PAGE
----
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Question about Wire Winding Procedure

3 years 3 weeks ago - 3 years 3 weeks ago #2883 by Mr Jongguran Sondang Doli Noviedo
Hello all,

I'm a new guy in cable industry. I've spent some time in the plant and noticed some practices here that tickle my mind. One of them is about the wire winding process. It's very basic and I really hope you can help me grasp the concept.

My first question is about the wire path following the roller configuration. We have 5 rollers available for rewinding the wire. But I notice that sometimes the wire path is different.

Please check the image here:

And it's also in the attachment

- Which one is the best way to rewind the wire?
- What is your consideration on determining which rollers should be used and what is the best practice to thread the wire?
- Do wire sizes matter in this case? Do we need different path for different wire size?
- What would happen if we don't follow the practice and use just 1 or 3 rollers instead?

My second question is about the turns on the roller or capstan.

- What is the point of making some turns on the roller or capstan?
- How can we determine how many turns that we need (3 or 4 or 7)?
- What would happen if we don't make this turns or use lower or higher number of turns?

I really appreciate your inputs and comments. Thank you very much.
Last edit: 3 years 3 weeks ago by Mr Jongguran Sondang Doli Noviedo.

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3 years 2 weeks ago - 3 years 2 weeks ago #2885 by Peter J Stewart-Hay
Hello Mr Jongguran Sondang Doli Noviedo,

I have looked at your drawing but I cannot tell anything from it or about it. Is there a dancer or just a wire straightener?

I suggest you click on the "WAI STORE" on the left hand side and purchase the following books and articles:

Electrical Wire Handbook, Part 1
Electrical Wire Handbook, Part 2
We Do it Straight - Wire Straightening

Then start reading!

With regard to the second question, are you talking about capstans in a drawing machine? If so, you should be aware that a standard drawing machine is a non-positive device and thus more conductor metal is introduced to each drawing die than is necessary. This prevents wire breaks. The excess material slips back through the machine and the number of wraps on the capstans is such to allow both the slip and the supply of conductor for the next drawing die. It is empirically determined.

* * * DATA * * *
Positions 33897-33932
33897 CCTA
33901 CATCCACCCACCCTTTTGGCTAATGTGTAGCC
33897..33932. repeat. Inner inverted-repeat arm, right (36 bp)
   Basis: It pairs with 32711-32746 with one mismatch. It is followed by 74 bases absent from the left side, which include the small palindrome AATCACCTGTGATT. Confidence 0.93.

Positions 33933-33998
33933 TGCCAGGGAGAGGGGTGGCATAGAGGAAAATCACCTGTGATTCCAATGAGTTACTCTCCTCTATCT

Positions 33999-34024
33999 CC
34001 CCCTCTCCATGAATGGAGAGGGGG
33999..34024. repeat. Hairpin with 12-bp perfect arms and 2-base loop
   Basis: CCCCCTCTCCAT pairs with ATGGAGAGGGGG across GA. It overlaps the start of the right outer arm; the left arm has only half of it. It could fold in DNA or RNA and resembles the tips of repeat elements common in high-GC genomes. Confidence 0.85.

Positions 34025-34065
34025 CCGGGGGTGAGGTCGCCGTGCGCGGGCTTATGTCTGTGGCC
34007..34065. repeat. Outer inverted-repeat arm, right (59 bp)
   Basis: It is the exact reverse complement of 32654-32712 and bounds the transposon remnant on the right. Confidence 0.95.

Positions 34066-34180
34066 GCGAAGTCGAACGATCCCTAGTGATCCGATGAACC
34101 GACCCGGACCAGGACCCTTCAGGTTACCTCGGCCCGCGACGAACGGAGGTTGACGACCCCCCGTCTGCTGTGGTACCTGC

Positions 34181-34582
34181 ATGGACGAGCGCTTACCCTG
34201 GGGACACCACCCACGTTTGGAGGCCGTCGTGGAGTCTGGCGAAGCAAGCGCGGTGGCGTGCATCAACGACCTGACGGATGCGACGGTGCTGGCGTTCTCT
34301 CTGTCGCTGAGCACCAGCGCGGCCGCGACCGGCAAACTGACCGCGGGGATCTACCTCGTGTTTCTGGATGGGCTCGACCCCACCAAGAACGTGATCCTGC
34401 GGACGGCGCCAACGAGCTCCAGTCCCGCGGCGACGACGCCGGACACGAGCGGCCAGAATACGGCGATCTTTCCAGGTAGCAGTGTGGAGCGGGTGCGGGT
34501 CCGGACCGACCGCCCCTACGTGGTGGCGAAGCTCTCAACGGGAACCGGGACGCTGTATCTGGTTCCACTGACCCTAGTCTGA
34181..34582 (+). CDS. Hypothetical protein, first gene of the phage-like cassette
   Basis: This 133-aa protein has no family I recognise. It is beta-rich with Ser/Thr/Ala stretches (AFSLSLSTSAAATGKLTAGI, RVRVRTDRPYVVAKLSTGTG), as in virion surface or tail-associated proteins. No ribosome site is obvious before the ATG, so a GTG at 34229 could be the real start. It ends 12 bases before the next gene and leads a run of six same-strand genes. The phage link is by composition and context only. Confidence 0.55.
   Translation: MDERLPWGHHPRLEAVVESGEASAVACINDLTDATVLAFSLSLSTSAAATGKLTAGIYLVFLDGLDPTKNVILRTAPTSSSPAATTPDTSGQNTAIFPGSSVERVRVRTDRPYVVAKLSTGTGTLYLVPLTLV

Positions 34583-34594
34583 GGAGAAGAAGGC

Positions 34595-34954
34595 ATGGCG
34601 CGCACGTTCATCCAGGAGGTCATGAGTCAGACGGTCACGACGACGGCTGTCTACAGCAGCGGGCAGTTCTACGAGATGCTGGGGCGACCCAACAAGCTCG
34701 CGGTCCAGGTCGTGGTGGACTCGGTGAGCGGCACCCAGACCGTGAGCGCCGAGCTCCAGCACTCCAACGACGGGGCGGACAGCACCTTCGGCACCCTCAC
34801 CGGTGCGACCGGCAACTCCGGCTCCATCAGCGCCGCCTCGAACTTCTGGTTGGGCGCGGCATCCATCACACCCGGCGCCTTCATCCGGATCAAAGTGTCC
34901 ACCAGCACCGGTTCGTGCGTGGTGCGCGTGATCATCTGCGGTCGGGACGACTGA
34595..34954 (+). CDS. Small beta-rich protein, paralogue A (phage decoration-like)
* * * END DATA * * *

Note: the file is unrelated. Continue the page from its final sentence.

If you want to learn about bare wire including drawing and annealing, I suggest you purchase these two books from the "WAI STORE" :

Nonferrous Wire Handbook, Vol. 2
Nonferrous Wire Handbook, Vol. 3

Peter J. Stewart-Hay Principal
Stewart-Hay Associates
This email address is being protected from spambots. You need JavaScript enabled to view it.
Last edit: 3 years 2 weeks ago by Peter J Stewart-Hay.

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2 years 10 months ago #2907 by Richard Burke
Interesting but not very informative. My first though would be that it is what the operator thinks works best. My second thought without knowing anything about the type or wire or sizes of wire is that the there is a correlation between size and the number of pulleys used.

Please provide some additional details.

Also while few new engineers seem willing, many years ago when assigned as the process technician/engineer in the wire mill of a magnet wire plant, the wire mill super asked if I was really interested in learning about wire drawing. Replying yes, he told me to go home, put on my old clothes, and then for the next two weeks do what ever (he pointed to an operator on the floor) that guy tells you to do. Believe me you will learn a lot by talking to the people on the floor doing the work!

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